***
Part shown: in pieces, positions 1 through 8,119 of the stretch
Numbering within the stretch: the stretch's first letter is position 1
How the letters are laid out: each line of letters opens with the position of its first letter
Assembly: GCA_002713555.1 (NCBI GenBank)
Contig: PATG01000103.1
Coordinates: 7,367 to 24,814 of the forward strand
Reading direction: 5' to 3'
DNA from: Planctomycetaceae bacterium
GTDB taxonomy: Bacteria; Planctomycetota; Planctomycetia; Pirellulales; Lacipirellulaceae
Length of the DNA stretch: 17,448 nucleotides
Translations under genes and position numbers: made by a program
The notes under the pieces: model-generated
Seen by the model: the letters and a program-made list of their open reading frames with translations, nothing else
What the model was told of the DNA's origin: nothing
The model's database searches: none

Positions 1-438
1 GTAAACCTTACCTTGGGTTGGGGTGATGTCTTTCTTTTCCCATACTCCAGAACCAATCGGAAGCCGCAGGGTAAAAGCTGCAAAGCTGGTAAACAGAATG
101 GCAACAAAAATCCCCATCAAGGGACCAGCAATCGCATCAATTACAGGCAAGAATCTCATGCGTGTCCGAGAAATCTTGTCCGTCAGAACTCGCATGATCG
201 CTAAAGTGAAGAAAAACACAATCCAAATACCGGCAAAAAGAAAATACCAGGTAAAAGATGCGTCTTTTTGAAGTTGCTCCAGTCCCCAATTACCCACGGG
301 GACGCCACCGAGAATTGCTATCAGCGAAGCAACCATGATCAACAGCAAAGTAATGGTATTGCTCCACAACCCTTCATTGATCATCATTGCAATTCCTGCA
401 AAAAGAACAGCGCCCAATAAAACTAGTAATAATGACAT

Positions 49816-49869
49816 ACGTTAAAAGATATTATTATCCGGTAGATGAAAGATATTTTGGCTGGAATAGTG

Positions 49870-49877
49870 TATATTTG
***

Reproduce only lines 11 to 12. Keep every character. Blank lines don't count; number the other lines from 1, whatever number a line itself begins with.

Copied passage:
Translations under genes and position numbers: made by a program
The notes under the pieces: model-generated